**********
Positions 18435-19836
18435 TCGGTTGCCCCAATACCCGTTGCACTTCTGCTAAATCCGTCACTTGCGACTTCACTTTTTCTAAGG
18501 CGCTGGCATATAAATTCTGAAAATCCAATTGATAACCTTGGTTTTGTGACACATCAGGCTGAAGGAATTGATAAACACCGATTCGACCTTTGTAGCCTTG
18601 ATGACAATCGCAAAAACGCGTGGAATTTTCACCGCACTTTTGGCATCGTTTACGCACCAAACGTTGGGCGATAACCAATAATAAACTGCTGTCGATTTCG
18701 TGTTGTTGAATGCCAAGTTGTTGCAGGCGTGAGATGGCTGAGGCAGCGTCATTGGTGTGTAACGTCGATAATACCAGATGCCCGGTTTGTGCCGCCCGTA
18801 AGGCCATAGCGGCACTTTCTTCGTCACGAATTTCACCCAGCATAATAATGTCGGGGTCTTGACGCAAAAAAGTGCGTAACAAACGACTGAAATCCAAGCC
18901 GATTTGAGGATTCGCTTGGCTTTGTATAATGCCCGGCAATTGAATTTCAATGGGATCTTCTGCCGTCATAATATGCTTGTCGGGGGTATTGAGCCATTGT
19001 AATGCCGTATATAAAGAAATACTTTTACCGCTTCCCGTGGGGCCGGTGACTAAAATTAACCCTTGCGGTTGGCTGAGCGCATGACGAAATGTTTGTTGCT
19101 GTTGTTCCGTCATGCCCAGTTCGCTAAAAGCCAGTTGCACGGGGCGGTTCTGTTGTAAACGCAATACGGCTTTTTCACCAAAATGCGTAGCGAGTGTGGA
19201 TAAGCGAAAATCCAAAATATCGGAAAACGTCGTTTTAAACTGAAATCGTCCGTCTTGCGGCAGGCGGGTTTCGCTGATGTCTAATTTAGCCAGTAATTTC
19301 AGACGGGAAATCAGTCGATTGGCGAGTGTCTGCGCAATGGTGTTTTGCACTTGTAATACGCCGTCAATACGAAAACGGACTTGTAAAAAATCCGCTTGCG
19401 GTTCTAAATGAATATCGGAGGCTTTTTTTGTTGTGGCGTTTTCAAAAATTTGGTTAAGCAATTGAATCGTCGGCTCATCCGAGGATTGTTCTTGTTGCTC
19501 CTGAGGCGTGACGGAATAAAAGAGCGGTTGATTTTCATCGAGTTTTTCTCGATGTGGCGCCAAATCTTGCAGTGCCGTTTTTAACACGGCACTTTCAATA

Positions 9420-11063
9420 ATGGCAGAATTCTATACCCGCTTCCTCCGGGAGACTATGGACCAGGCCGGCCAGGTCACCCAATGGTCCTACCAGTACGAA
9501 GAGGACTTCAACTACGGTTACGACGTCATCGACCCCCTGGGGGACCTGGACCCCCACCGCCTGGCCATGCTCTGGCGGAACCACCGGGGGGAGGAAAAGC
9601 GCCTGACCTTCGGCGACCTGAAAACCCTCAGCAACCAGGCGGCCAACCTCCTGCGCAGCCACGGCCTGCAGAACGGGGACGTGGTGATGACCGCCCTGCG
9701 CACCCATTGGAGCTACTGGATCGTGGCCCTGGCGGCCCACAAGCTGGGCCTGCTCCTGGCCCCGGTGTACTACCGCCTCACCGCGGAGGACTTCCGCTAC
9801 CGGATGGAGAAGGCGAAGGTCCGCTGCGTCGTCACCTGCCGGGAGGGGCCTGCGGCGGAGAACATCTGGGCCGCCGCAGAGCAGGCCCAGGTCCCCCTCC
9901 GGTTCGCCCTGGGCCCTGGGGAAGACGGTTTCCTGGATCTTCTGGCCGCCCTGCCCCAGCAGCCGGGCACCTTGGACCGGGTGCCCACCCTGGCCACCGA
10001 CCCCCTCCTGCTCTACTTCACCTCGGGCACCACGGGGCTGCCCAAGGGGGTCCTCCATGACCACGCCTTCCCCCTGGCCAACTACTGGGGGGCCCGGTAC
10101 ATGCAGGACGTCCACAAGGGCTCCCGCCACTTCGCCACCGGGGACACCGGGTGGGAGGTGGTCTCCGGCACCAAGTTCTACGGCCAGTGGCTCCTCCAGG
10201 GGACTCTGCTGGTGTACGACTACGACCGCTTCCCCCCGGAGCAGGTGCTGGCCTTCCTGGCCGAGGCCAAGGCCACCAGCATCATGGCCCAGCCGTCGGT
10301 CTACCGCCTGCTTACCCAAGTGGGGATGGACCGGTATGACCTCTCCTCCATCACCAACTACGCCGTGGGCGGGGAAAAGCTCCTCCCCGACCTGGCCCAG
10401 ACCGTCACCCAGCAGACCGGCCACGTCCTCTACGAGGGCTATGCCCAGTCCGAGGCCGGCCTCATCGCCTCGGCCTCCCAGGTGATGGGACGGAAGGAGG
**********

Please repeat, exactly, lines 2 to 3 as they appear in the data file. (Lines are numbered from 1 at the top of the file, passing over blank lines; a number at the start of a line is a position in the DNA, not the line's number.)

18435 TCGGTTGCCCCAATACCCGTTGCACTTCTGCTAAATCCGTCACTTGCGACTTCACTTTTTCTAAGG
18501 CGCTGGCATATAAATTCTGAAAATCCAATTGATAACCTTGGTTTTGTGACACATCAGGCTGAAGGAATTGATAAACACCGATTCGACCTTTGTAGCCTTG